themselves. Although the idea is yet to be studied for its viability, this step is a good start towards improving each other’s economy.

Muslim countries to form an economic block by having a single trade-currency like the European Union is very challenging due to geographical locations. Plus, this may lead to “Spaghetti Bowl Effects” where too many crisscrossing FTAs in global trade activities.

What Muslim world could do is to promote common Islamic products and services, Halal Foods global market that is estimated to worth $3 trillion and Islamic Finance now estimated to have crossed $2 trillion in assets. For instance, Muslim countries may charge lower tariff rate on Halal Foods as one of the ways to encourage the consumption of the products.

At the global front, it is important for Malaysia to be seen as the neutral power in the global arena, to act as a Mediator in balancing the Trade War between US and China and also to harmonize Economic War between Islamic countries like Saudi, Iran and Qatar.

Since the summit an annual event, there should be a serious effort in gaining support from other Islamic countries and also other non-Islamic countries who are willing to share their best practices with others and most importantly share the same goal of prosperity, peace and harmony. There should not be diplomatic issues with other countries. Malaysia shall remain as a friendly country to all, both the East and the West.

“Every people has a direction towards which they turn, so strive together as if in a race, towards all that is good”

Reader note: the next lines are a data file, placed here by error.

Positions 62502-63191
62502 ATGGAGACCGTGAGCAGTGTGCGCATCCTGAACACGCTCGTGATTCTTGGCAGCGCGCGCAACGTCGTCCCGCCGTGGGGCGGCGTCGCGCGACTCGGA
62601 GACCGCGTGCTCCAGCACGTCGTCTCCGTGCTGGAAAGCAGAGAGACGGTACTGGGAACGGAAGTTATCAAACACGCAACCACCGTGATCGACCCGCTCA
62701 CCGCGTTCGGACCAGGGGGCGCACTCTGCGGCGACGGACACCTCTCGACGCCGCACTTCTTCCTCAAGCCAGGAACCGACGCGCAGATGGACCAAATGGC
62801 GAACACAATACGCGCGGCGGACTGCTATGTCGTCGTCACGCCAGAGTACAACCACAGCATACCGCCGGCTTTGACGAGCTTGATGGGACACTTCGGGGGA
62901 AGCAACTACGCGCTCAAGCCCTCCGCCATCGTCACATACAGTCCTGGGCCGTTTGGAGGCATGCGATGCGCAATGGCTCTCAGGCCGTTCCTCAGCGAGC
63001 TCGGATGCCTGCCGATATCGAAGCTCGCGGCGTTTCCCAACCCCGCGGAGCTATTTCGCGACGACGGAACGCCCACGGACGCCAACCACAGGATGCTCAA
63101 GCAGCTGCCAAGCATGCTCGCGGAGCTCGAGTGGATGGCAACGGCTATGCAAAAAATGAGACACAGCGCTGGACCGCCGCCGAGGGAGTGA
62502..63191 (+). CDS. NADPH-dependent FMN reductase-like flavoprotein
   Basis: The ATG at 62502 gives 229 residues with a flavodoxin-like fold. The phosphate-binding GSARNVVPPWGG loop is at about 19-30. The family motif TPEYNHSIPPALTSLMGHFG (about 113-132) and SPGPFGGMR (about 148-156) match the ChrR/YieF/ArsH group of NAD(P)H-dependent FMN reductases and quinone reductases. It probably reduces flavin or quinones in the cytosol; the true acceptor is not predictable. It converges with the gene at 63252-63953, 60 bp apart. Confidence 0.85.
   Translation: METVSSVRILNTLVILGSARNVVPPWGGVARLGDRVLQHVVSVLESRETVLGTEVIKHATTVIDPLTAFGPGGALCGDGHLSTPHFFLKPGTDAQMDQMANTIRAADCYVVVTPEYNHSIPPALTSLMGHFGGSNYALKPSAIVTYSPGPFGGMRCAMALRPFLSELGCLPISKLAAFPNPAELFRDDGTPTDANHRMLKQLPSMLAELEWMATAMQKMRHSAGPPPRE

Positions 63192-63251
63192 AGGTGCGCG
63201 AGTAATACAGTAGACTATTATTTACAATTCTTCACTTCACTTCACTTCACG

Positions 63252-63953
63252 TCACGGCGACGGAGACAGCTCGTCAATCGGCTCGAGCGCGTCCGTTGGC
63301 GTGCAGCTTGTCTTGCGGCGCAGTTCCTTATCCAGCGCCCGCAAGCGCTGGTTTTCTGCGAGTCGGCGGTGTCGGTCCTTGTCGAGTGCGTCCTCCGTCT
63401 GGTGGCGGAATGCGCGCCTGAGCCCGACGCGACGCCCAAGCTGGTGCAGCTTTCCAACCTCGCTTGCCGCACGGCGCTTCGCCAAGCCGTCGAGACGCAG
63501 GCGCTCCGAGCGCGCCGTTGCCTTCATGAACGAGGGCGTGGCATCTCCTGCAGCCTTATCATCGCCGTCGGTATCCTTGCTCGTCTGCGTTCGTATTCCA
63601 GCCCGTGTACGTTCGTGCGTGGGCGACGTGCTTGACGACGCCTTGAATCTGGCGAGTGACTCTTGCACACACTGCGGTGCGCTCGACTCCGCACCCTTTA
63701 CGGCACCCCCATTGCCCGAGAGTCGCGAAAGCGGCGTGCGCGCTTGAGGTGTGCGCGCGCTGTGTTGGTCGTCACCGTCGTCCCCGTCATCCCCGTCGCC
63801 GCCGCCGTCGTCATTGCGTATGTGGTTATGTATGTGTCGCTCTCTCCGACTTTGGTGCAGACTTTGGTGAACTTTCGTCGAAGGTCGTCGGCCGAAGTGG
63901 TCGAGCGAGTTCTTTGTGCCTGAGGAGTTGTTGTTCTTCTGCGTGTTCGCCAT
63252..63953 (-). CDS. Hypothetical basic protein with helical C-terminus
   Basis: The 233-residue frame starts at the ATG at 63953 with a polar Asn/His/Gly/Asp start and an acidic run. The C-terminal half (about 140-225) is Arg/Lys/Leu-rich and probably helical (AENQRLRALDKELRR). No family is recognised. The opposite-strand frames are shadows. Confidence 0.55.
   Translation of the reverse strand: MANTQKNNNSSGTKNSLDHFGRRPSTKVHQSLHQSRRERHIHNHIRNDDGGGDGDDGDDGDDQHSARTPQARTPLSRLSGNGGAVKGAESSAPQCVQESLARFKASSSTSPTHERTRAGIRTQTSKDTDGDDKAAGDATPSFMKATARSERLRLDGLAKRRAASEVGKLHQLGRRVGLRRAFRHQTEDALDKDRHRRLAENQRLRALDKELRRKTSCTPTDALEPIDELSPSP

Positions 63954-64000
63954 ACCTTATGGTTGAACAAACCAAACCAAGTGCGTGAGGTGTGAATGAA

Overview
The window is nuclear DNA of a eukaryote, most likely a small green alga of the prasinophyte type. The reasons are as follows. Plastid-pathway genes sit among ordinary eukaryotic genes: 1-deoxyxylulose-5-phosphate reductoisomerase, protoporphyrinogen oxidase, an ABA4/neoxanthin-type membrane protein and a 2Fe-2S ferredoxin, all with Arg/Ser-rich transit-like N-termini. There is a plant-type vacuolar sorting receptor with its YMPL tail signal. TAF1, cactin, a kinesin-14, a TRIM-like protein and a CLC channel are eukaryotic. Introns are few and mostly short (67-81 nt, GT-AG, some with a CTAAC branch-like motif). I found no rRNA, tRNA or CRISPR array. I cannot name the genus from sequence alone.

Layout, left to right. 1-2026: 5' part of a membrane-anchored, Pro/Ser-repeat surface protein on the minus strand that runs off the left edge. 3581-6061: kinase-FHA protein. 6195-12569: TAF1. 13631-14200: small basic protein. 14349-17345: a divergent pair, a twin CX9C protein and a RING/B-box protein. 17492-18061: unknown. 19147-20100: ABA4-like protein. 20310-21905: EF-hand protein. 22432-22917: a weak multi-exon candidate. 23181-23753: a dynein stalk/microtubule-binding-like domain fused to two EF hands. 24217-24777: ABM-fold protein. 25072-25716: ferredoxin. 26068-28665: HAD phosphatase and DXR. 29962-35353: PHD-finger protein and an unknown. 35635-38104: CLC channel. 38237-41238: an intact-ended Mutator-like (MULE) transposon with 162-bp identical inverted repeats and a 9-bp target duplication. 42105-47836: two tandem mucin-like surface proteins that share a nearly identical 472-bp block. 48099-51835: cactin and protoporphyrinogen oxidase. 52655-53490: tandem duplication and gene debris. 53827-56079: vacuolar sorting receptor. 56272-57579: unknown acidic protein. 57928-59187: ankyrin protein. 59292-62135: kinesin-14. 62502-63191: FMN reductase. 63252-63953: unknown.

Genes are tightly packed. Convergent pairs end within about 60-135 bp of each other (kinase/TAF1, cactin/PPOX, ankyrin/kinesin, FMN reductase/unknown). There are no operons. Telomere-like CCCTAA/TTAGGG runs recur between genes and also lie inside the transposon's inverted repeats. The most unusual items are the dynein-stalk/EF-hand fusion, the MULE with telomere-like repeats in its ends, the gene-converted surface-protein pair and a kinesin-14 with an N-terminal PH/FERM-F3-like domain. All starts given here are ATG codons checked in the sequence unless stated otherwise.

(Al-Baqarah: 148)

The spirit of Fastabiqul Khairat – strive, then, to excel each other in good deeds should be a tagline for a more inclusive KL Summit in the future.

Important milestone of this summit, there are 18 successful exchanges of instruments in various fields. It is unfair to say the summit is a waste of tax-payer’s money as gathering world leaders are prominent for medium and long term investments.

Overall, 2019 KL Summit was a successful event despite criticism on the attendance of only four leaders of Muslim countries. Bringing four premiers on one stage to foster discussion on critical issues regarding Muslim world are important to reflect current weaknesses and challenges as well as to jumpstart the engines of Muslim countries
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Most importantly, Muslim countries should improve each economic performance and capability to be a global example.

“And so it is that We have made you the best nation for you are witnesses against mankind”
(Al-Baqarah: 143)

In the long term, Muslim countries should be the leading economies in term of social welfare, sustainable environment, quality of life, harmonious society and stable economic growth. This should be the way forward for Muslim countries.

 

* Wan Anwar Wan Ibrahim is a Founder and Chairman Centre for Malaysian Political and Economic Transcendence (COMPETENT)